Quickie review: Ghost Paper: The Other Side (short horror film)

Quickie review: Ghost paper

Crew:

  • Written By: Kyle Godfrey
  • Directed By: Kyle Godfrey Co-Directed By:
  • David Ajibodu Camera Operator / Cinematographer: Alex Lieu
  • Screenplay: Kyle Godfrey, David Ajibodu
  • Edited By: Kyle Godfrey
  • Cast: Kiki Zorzi as Mackenzie @kikizorzi

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What have we learned so far this month? Don’t make a deal with the devil or any of his demony friends! Or sit in any suspicious chairs! What have we learned from this video? Maybe just don’t speak to them, either. There’s currently a trend at for performing ‘Rituals’ often held at 3am, you’re  supposed to follow a series of strict instructions (there’s a handy guide to performing these correctly at The Ghost in My Machine). These get you in touch with the other side, and supposedly take you everywhere from other dimensions (lifts and taxi drivers) to speaking with demons (mostly involving stairs, mirrors and candles).

Ghost Paper is very loosely based on one of these rituals, and the titular game involves writing questions to an entity on a piece of paper, then performing a series of knocks, and waiting for it to take it from you under the door. If something spooky is passing or can be bothered to respond, you should then have an interesting back-and-forth with the unknown.

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This short film uses the urban myth to create a terrifying horror short, elegantly bringing the dangerous ritual to its inevitable conclusion. Young Mackenzie is beautifully played by Kiki Zorzi, convincingly conveying Mackenzie’s apprehension, curiosity and terror as the game’s stakes escalate. It’s uncluttered and very effectively pared down. No gratuitous jump scares, here, this benefits from a quiet, ideally dark room, but give it its five minutes and you’ll soon enjoy a quality piece of modern horror.

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Movie review: Pyewacket (2017)

Pyewacket (2017)

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Cast:

  • Laurie Holden as Mrs. Reyes
  • Nicole Muñoz as Leah
  • Chloe Rose as Janice
  • Eric Osborne as Aaron
  • James McGowan as Rowan Dove
  • Bianca Melchior as Pyewacket

Without spoilers

Mothers and daughters can have fraught relationships, and Leah (Nicole Muñoz) and her mother (Laurie Holden) are no exception. Her father has recently passed away and neither of them are dealing with it healthily. Leah has started getting into the Occult, her bedroom is full of books and moody posters, and although it at first seems like a morbid teen rebellion – and quite understandable – after an epic fight with her mum, Leah angrily storms into the woods and starts slicing into her arm, trying to summon ‘Pyewacket’ to rid her of her mother. Bad move, Leah. At first nothing happens, but then odd occurrences start to mount up. Was her ritual successful, or has she really gone off the deep end?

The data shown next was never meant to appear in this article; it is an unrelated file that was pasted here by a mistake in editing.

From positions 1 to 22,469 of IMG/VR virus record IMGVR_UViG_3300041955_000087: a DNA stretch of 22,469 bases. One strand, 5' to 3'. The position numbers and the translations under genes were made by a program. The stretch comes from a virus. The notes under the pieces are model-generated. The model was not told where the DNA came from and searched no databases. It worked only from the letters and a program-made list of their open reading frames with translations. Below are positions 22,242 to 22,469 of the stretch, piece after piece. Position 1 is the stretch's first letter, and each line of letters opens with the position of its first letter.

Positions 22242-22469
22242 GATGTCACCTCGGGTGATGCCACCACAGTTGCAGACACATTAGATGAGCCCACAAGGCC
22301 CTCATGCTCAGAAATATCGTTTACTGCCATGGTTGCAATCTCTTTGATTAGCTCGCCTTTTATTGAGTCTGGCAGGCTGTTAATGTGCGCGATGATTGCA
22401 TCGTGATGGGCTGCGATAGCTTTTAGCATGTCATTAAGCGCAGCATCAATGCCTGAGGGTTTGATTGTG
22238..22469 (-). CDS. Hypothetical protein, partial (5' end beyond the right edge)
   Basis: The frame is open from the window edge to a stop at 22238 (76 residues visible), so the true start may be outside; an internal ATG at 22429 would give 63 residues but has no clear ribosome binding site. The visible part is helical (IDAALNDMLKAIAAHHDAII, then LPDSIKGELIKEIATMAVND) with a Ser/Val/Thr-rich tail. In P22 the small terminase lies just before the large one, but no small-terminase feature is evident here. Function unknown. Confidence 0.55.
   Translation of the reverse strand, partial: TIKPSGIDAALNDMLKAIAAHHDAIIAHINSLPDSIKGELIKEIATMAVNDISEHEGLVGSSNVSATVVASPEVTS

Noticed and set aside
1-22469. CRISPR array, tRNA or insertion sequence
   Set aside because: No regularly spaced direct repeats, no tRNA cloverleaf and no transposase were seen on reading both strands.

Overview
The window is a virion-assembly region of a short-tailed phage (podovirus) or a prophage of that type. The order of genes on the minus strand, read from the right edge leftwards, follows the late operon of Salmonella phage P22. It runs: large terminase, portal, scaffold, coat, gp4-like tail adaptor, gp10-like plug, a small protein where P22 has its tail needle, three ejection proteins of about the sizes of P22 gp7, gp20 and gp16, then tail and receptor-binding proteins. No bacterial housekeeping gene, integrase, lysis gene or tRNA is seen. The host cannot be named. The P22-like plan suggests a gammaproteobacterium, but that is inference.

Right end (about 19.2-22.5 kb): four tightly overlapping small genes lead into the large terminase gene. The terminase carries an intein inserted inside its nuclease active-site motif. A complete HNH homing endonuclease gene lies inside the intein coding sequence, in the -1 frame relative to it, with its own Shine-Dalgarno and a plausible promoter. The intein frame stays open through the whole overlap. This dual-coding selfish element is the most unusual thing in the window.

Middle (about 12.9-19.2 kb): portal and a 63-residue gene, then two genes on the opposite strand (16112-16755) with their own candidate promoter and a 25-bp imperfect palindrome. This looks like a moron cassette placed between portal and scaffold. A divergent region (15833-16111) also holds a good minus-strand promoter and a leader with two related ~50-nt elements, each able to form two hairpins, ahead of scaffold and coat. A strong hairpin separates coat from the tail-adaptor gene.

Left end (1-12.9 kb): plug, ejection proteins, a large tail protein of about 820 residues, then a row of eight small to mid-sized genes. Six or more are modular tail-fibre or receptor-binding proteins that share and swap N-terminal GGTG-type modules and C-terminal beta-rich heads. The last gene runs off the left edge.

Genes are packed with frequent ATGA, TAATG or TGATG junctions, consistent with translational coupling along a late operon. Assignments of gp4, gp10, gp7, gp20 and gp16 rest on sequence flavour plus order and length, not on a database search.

Pyewacket (it’s fun to type!) fully gets that ‘nothing’ is usually scarier and wrings every bit of tension out of that. It’s closer to Paranormal Activity than the more overt Insidious, using shadow and suggestion to creep us out. The camera makes us very intimate with Leah too; we’re often pressed up uncomfortably near to her face, watching her reactions, the snap of her emotions, sucked right into her point of view. Leah seems to feel trapped in the repetitive routine of School, drinking with friends and moping at home, whilst being driven, sulking next to her mother. It’s clear that she’s still very much a child and her efforts to kick her way out of that role sends her down a darker and darker path.

I found Pyewacket fascinating and sad, and can highly recommend it for some deeply uneasy, mostly very subtle, horror. Like Hereditary on a sliver of the budget. Pyewacket requires applying a little empathy – but then most good horror, the kind that stays with you, does. If demons really exist, then please don’t mess with them. Their deals rarely turn out the way you hope. Just steal your mum’s credit card instead.

WARNING MASSIVE Spoilers in the section below that make more sense after you’ve watched it:

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